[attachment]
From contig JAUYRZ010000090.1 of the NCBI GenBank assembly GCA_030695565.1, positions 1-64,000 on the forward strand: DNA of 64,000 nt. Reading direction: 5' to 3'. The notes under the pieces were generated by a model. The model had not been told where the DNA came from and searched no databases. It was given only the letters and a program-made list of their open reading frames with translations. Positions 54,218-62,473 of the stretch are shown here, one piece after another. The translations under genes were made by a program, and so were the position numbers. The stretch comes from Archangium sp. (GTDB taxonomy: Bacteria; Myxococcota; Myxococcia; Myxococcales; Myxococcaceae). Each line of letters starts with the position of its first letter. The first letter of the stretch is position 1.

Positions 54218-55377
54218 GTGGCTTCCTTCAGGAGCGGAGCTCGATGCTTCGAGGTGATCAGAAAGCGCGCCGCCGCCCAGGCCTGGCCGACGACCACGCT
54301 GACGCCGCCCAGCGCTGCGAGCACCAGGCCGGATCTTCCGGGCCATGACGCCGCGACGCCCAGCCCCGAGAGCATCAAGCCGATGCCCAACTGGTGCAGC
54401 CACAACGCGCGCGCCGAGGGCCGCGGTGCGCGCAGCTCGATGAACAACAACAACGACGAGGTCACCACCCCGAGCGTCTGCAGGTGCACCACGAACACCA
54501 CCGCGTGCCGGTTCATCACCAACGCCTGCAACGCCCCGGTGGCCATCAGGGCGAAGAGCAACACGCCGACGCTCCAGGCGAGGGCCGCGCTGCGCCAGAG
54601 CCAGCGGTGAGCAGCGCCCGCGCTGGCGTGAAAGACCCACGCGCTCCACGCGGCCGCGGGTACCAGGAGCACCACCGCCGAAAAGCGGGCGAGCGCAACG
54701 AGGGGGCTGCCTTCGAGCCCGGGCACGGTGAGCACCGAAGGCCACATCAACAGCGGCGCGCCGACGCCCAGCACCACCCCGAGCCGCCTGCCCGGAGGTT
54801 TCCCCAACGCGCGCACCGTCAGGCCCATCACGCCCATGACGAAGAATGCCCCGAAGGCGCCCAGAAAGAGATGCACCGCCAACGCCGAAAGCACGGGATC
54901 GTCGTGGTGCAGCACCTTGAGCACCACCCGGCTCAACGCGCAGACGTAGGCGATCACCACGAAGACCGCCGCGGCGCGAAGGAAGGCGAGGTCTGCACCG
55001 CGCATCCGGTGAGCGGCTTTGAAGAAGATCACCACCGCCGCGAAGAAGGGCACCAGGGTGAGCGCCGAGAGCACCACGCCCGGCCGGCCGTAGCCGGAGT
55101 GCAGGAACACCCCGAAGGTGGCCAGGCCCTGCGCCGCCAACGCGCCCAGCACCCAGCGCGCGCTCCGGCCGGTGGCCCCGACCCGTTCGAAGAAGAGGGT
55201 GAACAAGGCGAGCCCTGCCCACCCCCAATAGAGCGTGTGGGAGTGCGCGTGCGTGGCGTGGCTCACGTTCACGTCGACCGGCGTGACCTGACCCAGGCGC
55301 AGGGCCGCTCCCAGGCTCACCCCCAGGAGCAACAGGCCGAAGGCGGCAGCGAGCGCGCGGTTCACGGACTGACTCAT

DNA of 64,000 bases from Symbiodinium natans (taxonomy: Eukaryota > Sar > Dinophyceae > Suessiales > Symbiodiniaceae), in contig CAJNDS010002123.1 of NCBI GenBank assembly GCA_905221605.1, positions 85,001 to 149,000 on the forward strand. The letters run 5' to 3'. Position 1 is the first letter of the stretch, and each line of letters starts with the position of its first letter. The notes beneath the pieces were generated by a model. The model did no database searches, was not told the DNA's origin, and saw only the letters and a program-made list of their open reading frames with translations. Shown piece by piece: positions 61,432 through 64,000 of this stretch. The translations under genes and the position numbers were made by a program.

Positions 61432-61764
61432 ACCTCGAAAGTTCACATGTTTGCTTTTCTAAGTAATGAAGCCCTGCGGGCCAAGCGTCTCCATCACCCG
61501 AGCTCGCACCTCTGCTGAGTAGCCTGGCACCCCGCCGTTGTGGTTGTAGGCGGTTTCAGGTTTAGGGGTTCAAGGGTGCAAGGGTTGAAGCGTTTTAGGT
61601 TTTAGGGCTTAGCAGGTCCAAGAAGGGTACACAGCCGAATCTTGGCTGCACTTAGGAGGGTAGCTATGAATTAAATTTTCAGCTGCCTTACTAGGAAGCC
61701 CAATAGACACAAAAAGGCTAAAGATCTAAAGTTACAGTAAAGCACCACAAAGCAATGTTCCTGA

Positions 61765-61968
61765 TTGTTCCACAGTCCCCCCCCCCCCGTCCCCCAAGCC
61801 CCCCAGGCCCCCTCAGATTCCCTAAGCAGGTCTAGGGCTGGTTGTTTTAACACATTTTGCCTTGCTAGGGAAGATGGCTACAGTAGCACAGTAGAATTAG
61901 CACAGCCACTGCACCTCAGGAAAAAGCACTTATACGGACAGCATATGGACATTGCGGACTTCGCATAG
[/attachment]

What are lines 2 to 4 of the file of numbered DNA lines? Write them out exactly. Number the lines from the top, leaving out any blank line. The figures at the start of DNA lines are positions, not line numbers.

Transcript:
Positions 54218-55377
54218 GTGGCTTCCTTCAGGAGCGGAGCTCGATGCTTCGAGGTGATCAGAAAGCGCGCCGCCGCCCAGGCCTGGCCGACGACCACGCT
54301 GACGCCGCCCAGCGCTGCGAGCACCAGGCCGGATCTTCCGGGCCATGACGCCGCGACGCCCAGCCCCGAGAGCATCAAGCCGATGCCCAACTGGTGCAGC